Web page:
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"Pay homage to a hero" Metropolitan Cathedral - Catedral Metropolitana Tip by TheWanderingCamel

  Guarding the hero ....
by TheWanderingCamel
  • Guarding the hero .... - Buenos Aires
      Guarding the hero ....
    by TheWanderingCamel
  • A Greek temple? - Buenos Aires
      A Greek temple?
    by TheWanderingCamel
  • Grand interior - Buenos Aires
      Grand interior
    by TheWanderingCamel
  • ....but who are these guys guarding? - Buenos Aires
      ....but who are these guys guarding?
    by TheWanderingCamel

Spanish Colonial architecture at one end, French-Italian at the other - the building on Plaza de Mayo are nothing is not eclectic so the Cathedral Metropolitana looking for all the world like a Greek temple should come as no great surprise. The facade - all Corinthian columns and neoclassical pediment - far more restrained than most of the city's churches - is the result of major rebuilding in the 19th century. I'm sure when building commenced in the 16th century, it didn't look anything like it does today.

Whilst it is far more typically Spanish inside, with gilded columns and silver altars, the temple-like appearance is a fitting enough setting for the mausoleum that houses the tomb of the country's most revered hero, Jose de San Martin, who led the army of liberation where his black sarcophagus sits on a high plinth, swathed in an enormous national flag and guarded by ceremonially-garbed sentries and life-sized marble statues - it's all very grand. In actual fact, although it's accessed from inside the cathedral, the mausoleum lies outside the consecrated space of the building - San Martin's Freemason precluded him from burial within a Catholic church.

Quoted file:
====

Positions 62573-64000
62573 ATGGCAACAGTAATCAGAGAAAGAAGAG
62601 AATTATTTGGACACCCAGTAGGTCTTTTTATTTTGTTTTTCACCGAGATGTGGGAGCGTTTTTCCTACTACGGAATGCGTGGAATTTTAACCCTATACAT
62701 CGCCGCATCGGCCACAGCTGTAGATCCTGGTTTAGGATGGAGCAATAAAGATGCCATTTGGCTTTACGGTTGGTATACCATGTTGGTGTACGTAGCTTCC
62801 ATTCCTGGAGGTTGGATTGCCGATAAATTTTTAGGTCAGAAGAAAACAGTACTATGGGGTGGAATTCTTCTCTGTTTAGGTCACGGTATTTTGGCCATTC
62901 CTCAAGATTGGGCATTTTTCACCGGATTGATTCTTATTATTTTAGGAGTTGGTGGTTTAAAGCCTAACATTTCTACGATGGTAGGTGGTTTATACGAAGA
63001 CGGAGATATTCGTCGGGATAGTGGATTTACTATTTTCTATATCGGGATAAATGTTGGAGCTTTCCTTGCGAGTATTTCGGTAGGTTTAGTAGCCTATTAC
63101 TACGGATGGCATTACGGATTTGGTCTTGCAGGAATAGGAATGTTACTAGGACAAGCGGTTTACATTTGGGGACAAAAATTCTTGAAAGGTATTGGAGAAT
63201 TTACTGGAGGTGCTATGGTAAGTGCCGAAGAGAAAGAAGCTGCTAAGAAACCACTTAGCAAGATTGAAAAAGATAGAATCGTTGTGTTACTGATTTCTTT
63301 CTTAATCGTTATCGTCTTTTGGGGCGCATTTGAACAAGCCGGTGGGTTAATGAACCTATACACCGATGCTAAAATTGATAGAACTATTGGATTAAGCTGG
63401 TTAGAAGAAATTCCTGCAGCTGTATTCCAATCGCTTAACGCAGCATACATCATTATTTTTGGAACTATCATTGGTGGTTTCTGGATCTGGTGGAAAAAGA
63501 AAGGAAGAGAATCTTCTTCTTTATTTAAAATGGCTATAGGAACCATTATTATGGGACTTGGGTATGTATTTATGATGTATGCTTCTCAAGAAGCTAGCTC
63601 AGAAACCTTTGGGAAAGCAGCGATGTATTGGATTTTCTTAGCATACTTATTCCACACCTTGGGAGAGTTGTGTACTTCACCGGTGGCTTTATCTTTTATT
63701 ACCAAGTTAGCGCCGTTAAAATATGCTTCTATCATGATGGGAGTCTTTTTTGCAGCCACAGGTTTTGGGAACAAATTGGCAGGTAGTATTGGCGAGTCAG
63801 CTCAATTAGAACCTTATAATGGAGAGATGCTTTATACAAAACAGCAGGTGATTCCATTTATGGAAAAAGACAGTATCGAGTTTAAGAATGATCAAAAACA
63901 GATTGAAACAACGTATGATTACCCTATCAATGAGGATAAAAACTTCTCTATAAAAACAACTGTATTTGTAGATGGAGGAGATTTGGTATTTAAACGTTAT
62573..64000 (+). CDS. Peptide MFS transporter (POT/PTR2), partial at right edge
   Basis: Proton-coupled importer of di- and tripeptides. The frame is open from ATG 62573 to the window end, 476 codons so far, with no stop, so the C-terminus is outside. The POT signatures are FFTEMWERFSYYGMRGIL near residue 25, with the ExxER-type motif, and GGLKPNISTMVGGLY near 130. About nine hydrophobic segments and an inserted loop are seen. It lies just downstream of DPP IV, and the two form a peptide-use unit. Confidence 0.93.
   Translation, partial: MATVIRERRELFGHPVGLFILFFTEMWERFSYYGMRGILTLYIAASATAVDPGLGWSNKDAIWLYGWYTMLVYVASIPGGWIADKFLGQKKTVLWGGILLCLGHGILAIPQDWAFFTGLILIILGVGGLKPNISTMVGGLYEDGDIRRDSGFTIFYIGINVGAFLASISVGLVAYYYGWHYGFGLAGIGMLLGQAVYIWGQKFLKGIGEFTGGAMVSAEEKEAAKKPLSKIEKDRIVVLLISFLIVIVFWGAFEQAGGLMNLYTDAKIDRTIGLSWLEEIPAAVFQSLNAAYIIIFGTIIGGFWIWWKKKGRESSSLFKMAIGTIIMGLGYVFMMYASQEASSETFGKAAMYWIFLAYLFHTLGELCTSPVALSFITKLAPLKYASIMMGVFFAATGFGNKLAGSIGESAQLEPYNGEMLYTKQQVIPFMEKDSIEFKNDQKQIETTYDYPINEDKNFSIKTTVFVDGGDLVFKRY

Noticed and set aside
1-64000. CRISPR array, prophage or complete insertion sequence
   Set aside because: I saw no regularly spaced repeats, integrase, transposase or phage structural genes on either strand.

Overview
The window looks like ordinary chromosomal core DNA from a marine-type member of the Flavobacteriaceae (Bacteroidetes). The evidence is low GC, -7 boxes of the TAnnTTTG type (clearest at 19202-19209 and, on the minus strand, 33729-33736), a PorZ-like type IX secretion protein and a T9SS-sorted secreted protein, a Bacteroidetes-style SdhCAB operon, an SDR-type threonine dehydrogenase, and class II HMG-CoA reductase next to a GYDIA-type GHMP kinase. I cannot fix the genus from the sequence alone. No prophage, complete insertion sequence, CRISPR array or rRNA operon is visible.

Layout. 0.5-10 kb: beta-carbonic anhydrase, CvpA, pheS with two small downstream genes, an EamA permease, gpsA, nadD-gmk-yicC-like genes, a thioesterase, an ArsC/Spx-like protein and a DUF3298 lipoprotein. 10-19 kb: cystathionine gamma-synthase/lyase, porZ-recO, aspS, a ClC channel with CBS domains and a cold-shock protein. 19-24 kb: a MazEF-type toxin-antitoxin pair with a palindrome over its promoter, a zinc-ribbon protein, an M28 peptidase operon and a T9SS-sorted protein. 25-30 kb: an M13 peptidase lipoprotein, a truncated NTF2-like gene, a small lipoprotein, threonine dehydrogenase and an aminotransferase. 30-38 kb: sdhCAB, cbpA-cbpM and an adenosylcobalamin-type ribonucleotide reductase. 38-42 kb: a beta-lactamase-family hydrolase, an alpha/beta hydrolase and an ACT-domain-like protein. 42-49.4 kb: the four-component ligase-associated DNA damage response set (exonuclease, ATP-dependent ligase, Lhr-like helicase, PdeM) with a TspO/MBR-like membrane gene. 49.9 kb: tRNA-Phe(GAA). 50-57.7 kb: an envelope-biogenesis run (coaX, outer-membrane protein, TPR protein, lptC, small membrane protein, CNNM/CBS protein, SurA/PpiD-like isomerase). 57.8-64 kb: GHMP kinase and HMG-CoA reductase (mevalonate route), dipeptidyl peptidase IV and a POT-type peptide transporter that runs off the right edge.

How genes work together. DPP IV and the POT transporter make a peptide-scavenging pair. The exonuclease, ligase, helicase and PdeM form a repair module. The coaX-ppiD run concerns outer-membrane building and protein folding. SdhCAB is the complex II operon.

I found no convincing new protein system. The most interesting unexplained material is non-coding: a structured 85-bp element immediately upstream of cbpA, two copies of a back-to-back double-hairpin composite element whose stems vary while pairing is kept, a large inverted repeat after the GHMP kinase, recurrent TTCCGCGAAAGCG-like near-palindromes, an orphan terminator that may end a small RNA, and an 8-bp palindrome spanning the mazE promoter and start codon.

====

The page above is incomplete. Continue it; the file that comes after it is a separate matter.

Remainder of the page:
The mausoleum sentries are dressed in the uniforms of San Martin's army. Across the other side of the Plaza, the building on the south-west corner is also guarded by soldiers in period uniforms. These are different - they look more 18th than 19th century for a start. No-one we asked could tell us who they were or what building they were guarding - I wonder if someone on VT can tell me. We caught their Changing of the Guard. Between them, the sentries at San Martin's tomb and the sentries guarding the Casa Rosada, you've got a pretty good chance of catching one or other of the ceremonies when you visit the Plaza.

Address: Calle Rivadavia s/n, 1004 Buenos Aires
Directions: Open: Weekdays 0800-1900, weekends 0900-1930.
Free guided tours daily at 1130 and 1600 (weekdays) and 1600 (weekends)

Phone: +54 11 4343-6272

Review Helpfulness: 4.5 out of 5 stars

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  • Updated Sep 8, 2008
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